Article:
Date of Award

2006

Level of Access

Campus-Only Thesis

Degree Name

Master of Science (MS)

Department

Teaching

Advisor

Eric A. Pandiscio

Second Committee Member

Robert Franzosa

Third Committee Member

Tod Shockey

Abstract

In August of 2005 changes to the Secondary Mathematics Teaching Certificate were implemented which eliminated the requirement for 35 credit hours of undergraduate mathematics in specific content areas such as geometry, calculus, statistics and probability. In its place is the requirement for 24 credit hours of mathematics content and successful completion of the PRAXIS II Mathematics Content Exam. These rule changes effected this investigation into the level of understanding geometry of pre-service elementary and secondary mathematics teachers, based on the van Hiele model, both before and after completion of the geometry course currently required by their education program of study. The van Hiele model, developed by two Dutch mathematics educators, has been used since the early 1980s to explain why students have difficulty with high school geometry in general, and specifically, higher order cognitive processes. The theory has three aspects, (1) there exists levels of understanding, (2) there are properties that are inherent to each level, and (3) movement to a level needs to be from the previous level. Specifically, there are five levels of understanding. There are five properties, or characteristics that are the same for all five levels. The fifth property, attainment, outlines the learning process that leads to complete understanding at the next higher level. This learning process has five phases. The National Council of Teachers of Mathematics (NCTM), in their publication Principles and Standards for School Mathematics (2000) outlines four areas in the Geometry Standard that lists what should be expected of the mathematics curricula for geometry context for grades PK – 12. The Principles and Standards for School Mathematics breaks down these general expectations for each grade level. This study shows that for students taking MAT107, the course required by the Elementary Education program at the University of Maine, there are a statistically significant findings that the mean van Hiele Level of Understanding Geometry of this sample, prior to and after completion of this course, is not at or above a Level 3, the level of understanding expected of students completing grade 8. This study shows that for students taking MAT475, Higher Geometry, the course required by the Secondary Mathematics Education program at the University of Maine, there are a statistically significant findings that the mean van Hiele Level of Understanding Geometry of this sample, prior to and after completion of this course, is not at or above a Level 4, the level of understanding expected of students completing grade 12. In addition, based on the sample data this study also determined that the van Hiele level of pre-service elementary and secondary mathematics teachers after completing their program required geometry course is statistically significantly lower than the level expected of students completing grade 8 and grade 12, respectively. Further investigation should be conducted to reinvestigate using an increased sample size. Other investigations that can be pursued include students enrolled in their program required geometry course at each of the University of Maine System campus’ that offer an elementary or secondary education program.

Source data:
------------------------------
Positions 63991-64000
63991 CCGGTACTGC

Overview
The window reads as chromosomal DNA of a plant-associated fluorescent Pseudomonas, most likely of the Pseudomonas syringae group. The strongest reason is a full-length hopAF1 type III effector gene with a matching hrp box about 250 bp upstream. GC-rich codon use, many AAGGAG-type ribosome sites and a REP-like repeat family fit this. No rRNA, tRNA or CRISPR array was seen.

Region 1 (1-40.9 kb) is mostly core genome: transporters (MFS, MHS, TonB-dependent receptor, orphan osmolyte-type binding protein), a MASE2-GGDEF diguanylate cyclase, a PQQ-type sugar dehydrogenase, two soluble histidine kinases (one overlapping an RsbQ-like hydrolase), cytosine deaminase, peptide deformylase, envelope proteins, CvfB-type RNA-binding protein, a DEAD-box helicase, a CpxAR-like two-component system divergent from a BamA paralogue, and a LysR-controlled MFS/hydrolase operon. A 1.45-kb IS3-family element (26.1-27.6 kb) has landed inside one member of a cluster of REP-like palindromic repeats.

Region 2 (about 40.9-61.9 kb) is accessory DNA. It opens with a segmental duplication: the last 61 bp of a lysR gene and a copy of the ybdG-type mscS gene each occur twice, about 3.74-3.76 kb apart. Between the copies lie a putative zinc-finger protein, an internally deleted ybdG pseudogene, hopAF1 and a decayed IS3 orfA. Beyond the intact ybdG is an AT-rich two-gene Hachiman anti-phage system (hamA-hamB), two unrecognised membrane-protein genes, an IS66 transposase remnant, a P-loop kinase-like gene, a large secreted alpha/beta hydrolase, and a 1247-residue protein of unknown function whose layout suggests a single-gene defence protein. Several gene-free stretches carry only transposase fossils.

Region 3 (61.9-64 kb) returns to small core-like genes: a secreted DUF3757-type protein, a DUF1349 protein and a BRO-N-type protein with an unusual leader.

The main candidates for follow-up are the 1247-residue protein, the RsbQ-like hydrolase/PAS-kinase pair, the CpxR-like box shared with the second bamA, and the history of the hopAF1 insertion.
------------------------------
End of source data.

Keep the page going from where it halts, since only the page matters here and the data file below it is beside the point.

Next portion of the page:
Share